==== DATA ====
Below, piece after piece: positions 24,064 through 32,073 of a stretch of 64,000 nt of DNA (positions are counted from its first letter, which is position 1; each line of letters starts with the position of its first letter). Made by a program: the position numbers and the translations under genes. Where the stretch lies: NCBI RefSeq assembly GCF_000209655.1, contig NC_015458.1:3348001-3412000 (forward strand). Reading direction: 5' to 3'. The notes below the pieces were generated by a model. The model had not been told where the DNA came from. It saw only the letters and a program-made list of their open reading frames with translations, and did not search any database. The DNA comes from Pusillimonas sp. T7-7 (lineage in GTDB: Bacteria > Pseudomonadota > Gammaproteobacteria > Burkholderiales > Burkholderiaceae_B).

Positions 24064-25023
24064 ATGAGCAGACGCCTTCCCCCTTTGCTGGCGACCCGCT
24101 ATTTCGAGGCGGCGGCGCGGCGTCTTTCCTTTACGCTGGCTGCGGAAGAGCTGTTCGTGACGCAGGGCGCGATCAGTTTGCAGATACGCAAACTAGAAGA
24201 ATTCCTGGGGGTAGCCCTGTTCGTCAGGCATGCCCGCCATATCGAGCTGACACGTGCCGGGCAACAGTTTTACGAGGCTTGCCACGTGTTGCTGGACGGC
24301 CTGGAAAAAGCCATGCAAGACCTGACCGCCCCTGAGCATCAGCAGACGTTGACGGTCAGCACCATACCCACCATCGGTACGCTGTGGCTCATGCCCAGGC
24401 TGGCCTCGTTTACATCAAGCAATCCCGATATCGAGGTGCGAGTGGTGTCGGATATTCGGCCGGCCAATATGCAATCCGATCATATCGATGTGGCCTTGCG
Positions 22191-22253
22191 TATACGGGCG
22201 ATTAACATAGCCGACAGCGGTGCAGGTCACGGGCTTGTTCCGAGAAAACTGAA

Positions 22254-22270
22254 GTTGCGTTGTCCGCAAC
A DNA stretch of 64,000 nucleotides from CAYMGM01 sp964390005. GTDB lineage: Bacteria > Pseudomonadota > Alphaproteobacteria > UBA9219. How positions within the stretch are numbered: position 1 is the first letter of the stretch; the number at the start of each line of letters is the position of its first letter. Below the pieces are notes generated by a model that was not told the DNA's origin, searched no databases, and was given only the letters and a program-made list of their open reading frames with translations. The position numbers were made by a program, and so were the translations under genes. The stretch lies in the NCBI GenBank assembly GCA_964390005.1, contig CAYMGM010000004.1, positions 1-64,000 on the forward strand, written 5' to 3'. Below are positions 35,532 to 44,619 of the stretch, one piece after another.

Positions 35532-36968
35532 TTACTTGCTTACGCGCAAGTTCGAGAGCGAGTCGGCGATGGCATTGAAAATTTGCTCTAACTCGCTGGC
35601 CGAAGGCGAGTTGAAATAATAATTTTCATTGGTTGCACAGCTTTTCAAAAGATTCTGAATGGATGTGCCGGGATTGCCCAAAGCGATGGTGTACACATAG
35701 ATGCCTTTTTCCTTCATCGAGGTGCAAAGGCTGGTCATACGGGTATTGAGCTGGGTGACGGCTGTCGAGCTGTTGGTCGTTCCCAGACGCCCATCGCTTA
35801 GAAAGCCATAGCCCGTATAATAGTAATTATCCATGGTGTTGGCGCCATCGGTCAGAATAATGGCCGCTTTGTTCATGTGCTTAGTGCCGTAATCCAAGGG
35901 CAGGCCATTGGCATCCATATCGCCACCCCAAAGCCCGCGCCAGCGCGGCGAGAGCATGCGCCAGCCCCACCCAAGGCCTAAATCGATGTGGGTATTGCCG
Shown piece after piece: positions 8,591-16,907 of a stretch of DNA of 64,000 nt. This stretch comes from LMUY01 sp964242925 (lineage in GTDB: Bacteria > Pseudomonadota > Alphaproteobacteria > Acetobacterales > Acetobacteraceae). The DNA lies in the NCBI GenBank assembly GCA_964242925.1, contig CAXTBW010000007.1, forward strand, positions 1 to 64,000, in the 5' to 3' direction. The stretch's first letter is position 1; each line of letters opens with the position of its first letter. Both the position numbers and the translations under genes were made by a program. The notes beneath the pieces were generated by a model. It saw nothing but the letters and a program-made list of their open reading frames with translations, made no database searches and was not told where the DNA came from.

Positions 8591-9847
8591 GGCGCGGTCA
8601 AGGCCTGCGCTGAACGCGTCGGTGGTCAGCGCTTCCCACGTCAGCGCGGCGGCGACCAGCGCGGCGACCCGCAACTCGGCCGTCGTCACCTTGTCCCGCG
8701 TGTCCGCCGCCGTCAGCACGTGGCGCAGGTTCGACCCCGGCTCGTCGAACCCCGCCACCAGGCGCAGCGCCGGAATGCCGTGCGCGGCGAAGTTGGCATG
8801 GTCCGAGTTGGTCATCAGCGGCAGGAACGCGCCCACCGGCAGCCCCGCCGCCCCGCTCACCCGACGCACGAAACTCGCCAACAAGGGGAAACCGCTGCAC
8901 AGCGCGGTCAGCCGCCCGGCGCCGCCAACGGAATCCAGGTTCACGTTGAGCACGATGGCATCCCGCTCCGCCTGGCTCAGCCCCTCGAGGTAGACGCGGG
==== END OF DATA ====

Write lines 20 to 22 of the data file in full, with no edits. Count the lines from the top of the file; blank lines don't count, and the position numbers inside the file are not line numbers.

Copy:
Shown piece after piece: positions 8,591-16,907 of a stretch of DNA of 64,000 nt. This stretch comes from LMUY01 sp964242925 (lineage in GTDB: Bacteria > Pseudomonadota > Alphaproteobacteria > Acetobacterales > Acetobacteraceae). The DNA lies in the NCBI GenBank assembly GCA_964242925.1, contig CAXTBW010000007.1, forward strand, positions 1 to 64,000, in the 5' to 3' direction. The stretch's first letter is position 1; each line of letters opens with the position of its first letter. Both the position numbers and the translations under genes were made by a program. The notes beneath the pieces were generated by a model. It saw nothing but the letters and a program-made list of their open reading frames with translations, made no database searches and was not told where the DNA came from.

Positions 8591-9847
8591 GGCGCGGTCA